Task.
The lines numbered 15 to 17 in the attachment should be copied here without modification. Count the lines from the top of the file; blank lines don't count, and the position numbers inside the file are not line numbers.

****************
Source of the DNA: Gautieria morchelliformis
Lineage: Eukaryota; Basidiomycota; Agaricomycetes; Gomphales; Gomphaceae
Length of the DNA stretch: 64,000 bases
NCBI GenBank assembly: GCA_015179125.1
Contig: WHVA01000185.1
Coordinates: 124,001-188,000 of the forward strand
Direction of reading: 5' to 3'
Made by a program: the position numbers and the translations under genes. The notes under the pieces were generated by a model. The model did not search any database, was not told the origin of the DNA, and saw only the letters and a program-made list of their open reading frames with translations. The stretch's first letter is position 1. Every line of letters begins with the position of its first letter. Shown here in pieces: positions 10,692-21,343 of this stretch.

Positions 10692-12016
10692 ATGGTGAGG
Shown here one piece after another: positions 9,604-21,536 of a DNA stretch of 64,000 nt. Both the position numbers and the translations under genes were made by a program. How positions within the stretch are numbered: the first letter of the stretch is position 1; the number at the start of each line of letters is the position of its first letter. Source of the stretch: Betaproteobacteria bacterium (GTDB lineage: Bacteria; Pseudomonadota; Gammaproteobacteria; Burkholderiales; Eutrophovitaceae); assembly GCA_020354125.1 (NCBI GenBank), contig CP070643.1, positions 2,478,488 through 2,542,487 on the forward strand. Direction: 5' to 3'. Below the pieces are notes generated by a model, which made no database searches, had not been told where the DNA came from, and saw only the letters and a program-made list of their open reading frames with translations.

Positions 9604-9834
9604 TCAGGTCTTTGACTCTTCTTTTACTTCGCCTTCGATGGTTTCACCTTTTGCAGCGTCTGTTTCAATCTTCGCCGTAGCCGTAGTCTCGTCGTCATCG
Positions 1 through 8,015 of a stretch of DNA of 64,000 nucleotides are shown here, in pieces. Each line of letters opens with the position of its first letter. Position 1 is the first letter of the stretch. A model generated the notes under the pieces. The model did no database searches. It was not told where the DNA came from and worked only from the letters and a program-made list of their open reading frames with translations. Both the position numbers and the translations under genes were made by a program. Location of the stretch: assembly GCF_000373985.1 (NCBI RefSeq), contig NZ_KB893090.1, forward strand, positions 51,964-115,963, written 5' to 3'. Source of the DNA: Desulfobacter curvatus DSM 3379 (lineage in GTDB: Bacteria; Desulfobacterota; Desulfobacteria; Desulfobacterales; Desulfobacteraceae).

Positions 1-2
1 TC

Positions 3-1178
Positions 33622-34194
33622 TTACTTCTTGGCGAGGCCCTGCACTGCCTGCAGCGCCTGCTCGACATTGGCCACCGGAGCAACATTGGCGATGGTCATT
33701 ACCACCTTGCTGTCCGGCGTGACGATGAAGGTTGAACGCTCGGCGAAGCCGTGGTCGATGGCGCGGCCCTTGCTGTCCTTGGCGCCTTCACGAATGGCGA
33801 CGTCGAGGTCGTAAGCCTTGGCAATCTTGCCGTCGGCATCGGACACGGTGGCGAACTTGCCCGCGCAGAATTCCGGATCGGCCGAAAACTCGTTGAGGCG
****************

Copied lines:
Positions 1-2
1 TC

Positions 3-1178